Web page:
Most of the corporate whistleblower protection laws enforced by OSHA, including the Sarbanes-Oxley whistleblower protection law, require the whistleblower to prove that the protected whistleblowing was a “contributing factor” in the employer’s decision to take an adverse employment action. What is “contributing factor” causation?
A contributing factor is “any factor which, alone or in connection with other factors, tends to affect in any way the outcome of the decision.” Powers v. Union Pacific Railroad Co., ARB No. 13-034, slip op. at 11, ALJ No. 2010-FRS-30, (ARB Mar. 20, 2015) (en banc). The standard originated under the Whistleblower Protection Act (“WPA”), which prohibits retaliation against federal employees. Before the WPA, a federal employee had to show that her protected disclosure “constituted a ‘significant’ or ‘motivating’ factor in the agency’s decision to take the personnel action.” Marano v. Dep’t of Justice, 2 F.3d 1137, 1140 (Fed. Cir. 1993) (citing Clark v. Dep’t of the Army, 997 F.2d 1466, 1469–70 (Fed. Cir. 1993)). But by enacting the WPA, Congress “substantially reduc[ed]” a whistleblower’s burden and sent “a strong, clear signal to whistleblowers that Congress intends that they be protected from any retaliation related to their whistleblowing.” Id. (citing 135 Cong. Rec. 5033 (1989) (Explanatory Statement on S. 20)). Congress intended specifically to overrule case law that required a whistleblower to prove that his protected conduct was a “significant,” “motivating,” “substantial,” or “predominant” factor in a personnel action in order to overturn that action. Id.
In light of the standard’s meaning, “[a] complainant need not show that protected activity was the only or most significant reason for the unfavorable personnel action, but rather may prevail by showing that the respondent’s reason, while true, is only one of the reasons for its conduct, and another [contributing] factor is the complainant’s protected’ activity.” Powers, ARB Case No. 13-034, slip op. at 11; see Blackie v. D. Pierce Transp., Inc., ARB Case No. 13-065, ALJ No. 2011-STA-055, 2014 WL 3385883, at *6 (June 17, 2014) (citing Araujo, 708 F.3d at 158); Marano, 2 F.3d at 1141 (AIR 21 complainant “need not demonstrate the existence of a retaliatory motive . . . [or] that the respondent’s reason for the unfavorable personnel action was pretext”); DeFrancesco v. Union R.R. Co., ARB Case No. 10-114, ALJ No. 2009-FRS-009, 2012 WL 694502, at *3 (Feb. 29, 2012) (“The ALJ concluded that DeFrancesco failed to show that his protected activity was a contributing factor because he did not prove that his employer was motivated by retaliatory animus. This is legal error.”); Zinn v. Am. Commercial Lines Inc., ARB Case No. 10-029, 2012 WL 1143309, at *7 (Mar. 28, 2012) (“The ALJ also erred to the extent he required that Zinn show ‘pretext’ to refute [respondent’s] showing of nondiscriminatory reasons for the actions taken against her.”); Warren v. Custom Organics, ARB Case No. 10-092, ALJ No. 2009-STA-030, 2012 WL 759335, at *5 (Feb. 29, 2012) (“Under the 2007 amendment to the STAA burden of proof, an employee is not required to prove that his employer’s reasons for an adverse action were pretext, e.g., that the employer had an alternate, albeit improper, motive for the adverse action, to prevail on a complaint.”); Klopfenstein v. PCC Flow Tech., Inc., ARB Case No. 04-149, ALJ No. 04-SOX-11, 2006 WL 3246904, at *13 (May 31, 2006) (citing Rachid v. Jack in the Box, Inc., 376 F.3d 305, 312 (5th Cir. 2004)) (“[A] complainant is not required to prove pretext.”). Likewise, an employee need not prove retaliatory motive to make his contributing factor showing. See Powers, ARB Case No. 13-034, slip op. at 19–20, 28. In Powers, the ALJ concluded that the employee failed to make his contributing factor showing. The ALJ committed reversible error in reaching this determination because he credited and relied on testimony from the employers’ witnesses that they acted on non-retaliatory motives. Id. at 28.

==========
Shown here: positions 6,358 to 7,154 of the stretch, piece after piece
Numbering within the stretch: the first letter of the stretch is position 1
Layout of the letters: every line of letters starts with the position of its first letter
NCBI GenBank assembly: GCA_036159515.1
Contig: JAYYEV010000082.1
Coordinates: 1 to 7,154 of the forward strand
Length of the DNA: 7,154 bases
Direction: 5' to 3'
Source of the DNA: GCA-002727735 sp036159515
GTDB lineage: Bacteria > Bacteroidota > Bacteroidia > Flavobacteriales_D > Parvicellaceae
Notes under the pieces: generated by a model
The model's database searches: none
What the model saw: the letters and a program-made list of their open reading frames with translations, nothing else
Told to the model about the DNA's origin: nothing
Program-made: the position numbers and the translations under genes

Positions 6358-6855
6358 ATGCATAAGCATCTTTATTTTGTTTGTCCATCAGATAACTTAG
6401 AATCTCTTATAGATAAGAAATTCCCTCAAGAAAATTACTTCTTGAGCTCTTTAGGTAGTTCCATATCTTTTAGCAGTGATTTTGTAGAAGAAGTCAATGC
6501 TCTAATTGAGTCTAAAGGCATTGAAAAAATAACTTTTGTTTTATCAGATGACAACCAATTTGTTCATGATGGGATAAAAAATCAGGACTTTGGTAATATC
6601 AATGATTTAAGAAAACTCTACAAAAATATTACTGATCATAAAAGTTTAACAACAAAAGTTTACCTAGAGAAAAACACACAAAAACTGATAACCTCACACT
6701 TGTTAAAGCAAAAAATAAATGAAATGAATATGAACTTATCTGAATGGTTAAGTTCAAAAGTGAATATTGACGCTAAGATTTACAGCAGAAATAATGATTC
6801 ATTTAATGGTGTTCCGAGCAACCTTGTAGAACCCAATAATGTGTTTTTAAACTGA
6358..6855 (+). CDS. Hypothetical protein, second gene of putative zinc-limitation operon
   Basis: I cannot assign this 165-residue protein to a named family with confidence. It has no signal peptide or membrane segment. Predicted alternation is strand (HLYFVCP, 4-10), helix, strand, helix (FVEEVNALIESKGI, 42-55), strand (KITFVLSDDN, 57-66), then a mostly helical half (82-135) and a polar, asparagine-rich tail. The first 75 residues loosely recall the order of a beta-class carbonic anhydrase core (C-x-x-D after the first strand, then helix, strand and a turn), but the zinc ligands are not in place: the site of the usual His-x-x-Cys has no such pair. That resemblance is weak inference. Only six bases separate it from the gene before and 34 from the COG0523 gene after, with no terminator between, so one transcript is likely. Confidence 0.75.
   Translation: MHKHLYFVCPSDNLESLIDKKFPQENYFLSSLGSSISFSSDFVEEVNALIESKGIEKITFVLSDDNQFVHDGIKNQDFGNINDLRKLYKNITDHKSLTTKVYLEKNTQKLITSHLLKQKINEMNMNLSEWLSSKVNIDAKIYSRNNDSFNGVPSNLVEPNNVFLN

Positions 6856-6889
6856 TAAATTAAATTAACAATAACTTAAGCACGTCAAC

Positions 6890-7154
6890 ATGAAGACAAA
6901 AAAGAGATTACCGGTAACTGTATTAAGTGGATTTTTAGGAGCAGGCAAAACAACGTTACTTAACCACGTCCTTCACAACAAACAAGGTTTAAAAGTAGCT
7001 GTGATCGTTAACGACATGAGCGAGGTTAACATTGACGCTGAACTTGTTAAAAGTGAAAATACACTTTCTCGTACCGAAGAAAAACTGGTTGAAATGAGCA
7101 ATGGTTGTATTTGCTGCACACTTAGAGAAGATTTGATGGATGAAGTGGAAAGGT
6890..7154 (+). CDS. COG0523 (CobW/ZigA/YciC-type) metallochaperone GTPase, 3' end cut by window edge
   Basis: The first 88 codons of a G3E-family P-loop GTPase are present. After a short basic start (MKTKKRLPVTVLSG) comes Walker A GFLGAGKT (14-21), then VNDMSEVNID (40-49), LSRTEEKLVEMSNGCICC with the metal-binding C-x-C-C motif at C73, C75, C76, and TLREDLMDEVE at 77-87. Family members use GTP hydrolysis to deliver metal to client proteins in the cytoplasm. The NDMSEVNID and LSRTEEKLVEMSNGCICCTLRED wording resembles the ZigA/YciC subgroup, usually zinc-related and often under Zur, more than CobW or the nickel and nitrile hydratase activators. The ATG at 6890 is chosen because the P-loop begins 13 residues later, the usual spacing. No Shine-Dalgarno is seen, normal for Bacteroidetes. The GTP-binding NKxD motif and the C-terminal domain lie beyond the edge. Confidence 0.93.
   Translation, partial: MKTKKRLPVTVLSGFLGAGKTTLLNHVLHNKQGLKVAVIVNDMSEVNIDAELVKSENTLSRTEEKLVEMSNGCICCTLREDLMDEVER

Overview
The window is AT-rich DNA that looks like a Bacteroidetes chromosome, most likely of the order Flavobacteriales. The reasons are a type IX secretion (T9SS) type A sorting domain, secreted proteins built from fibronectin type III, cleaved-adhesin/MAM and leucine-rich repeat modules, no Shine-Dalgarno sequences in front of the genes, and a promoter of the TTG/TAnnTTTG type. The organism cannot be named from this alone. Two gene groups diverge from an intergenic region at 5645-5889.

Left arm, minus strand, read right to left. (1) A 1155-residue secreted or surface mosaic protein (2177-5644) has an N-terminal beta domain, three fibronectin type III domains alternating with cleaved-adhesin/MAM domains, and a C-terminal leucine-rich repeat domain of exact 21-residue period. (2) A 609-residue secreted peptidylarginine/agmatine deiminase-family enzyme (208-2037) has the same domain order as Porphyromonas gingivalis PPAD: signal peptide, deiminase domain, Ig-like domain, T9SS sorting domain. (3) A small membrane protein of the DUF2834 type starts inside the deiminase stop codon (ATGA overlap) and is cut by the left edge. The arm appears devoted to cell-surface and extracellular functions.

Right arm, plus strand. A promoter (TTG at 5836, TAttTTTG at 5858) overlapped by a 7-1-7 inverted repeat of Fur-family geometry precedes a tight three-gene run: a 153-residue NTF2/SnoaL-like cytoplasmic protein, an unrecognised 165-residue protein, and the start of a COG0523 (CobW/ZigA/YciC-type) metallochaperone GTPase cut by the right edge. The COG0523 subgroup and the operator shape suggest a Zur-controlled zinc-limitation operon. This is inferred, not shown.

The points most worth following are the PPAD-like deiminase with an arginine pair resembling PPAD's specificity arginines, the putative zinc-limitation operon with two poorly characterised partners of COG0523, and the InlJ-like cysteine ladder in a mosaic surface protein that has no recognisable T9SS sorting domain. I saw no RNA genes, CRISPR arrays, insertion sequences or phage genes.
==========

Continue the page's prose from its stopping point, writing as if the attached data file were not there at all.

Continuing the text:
A complainant may establish that the protected activity was a contributing factor by direct or circumstantial evidence. Circumstantial evidence may include
- temporal proximity;
- inconsistent application of an employer’s policies;
- an employer’s shifting explanations for its actions;
- antagonism or hostility toward a complainant’s protected activity;
- the falsity of an employer’s explanation for the adverse action taken; and